Akiyoshidai

Akiyoshidai Plateau is Japan's largest karst plateau, and has been designated a quasi-national park (area: 4,502 hectares) and Special Natural Monument (area: 1,384 hectares).
The Akiyoshi limestone that composes the Akiyoshidai Plateau was formed about three hundred million years ago when a coral reef heaved upward as the result of movements in the earth's crust.
One property of limestone is that it dissolves in rainwater. From that property, a uniquely eroded landscape (karst landscape) was created.
That ancient coral reef evolved into a vast grassland area, which has thrived to this day.
Visitors to the Akiyoshidai Plateau can enjoy viewing a variety of scenic features throughout the four seasons.
spring spring
spring spring
Springtime, in which the grass is short, is the most comfortable and refreshing season in which to stroll the Akiyoshidai Plateau and observe its abundant plant life, including pulsatilla cernua and brakes (a type of fern).
summer summer
summer summer
In summer, the fall flowers of plants such as kawaranadeshiko (Dianthus superbus var. longicalycinus) and koniyuri (Lilium leichtlinii var. tigrinum) start to bloom. The nights are also wonderful, when visitors can enjoy beautiful starry skies and the sounds of insects.
And we can't forget the Fireworks Festival, which is held in the latter part of July. With lights and sounds spanning the grassy plains, it offers a truly spectacular summer evening.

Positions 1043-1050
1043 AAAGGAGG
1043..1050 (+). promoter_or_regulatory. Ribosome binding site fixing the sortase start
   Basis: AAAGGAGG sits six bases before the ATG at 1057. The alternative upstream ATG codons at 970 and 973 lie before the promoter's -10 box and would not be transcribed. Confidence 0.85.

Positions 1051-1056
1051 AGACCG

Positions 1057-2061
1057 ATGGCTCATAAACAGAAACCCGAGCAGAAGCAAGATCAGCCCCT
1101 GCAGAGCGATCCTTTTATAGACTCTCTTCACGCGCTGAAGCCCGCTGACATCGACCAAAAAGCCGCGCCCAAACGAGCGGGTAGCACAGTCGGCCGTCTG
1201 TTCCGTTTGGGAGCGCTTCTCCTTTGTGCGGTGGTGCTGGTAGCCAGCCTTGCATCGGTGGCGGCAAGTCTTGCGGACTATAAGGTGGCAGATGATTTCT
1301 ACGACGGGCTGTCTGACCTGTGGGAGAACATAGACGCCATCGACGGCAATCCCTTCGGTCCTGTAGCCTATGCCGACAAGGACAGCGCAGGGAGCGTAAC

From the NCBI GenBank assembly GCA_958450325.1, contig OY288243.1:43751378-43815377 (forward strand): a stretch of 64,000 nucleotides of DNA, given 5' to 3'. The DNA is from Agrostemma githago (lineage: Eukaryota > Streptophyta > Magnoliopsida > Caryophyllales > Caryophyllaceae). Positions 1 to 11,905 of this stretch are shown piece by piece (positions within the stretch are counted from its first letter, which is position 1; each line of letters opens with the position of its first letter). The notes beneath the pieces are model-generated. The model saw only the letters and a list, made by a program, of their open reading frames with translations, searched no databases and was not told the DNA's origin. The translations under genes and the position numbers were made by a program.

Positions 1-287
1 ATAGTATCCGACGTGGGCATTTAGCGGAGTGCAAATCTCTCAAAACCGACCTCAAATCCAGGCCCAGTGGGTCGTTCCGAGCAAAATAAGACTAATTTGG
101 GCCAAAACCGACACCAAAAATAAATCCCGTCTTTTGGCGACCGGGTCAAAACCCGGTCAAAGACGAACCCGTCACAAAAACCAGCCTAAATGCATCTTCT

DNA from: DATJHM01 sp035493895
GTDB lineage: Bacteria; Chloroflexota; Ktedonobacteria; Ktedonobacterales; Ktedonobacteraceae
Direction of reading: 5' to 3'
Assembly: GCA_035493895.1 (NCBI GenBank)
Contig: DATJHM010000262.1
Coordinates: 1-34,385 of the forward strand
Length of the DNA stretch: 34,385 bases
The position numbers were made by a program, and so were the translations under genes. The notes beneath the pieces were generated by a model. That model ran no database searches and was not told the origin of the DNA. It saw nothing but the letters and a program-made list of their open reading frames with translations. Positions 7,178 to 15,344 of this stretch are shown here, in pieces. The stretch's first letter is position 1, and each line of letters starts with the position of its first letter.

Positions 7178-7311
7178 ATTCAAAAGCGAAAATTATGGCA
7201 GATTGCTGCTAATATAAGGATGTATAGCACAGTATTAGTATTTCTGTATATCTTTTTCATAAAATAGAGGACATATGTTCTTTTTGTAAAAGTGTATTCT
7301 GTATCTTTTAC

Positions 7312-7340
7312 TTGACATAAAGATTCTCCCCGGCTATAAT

fall fall
fall fall
In the fall the natural environment is very colorful. Along with springtime, fall is a wonderful season in which to enjoy the beauty of flowers. At the end of October, swertia, gentian, grass-of-Parnassus, and tufts of Japanese silver grass shine in the sunlight. Also at this time of year, fog covers the grassy plain in early morning. In October a Karst Walk through the Akiyoshidai Plateau is held.
winter winter
winter winter
From late fall into winter, the beauty of the dry grassy plain is impressive. On the third Sunday in February each year, a "mountain-burning event" is held in which flames spread across the grassy plain. After the mountain-burning event, plants such as senbonyari (Leibnitzia anandria) and beniyamatake (Hygrocybe coccinea) grow again on the scorched ground surface as spring begins on the Akiyoshidai Plateau.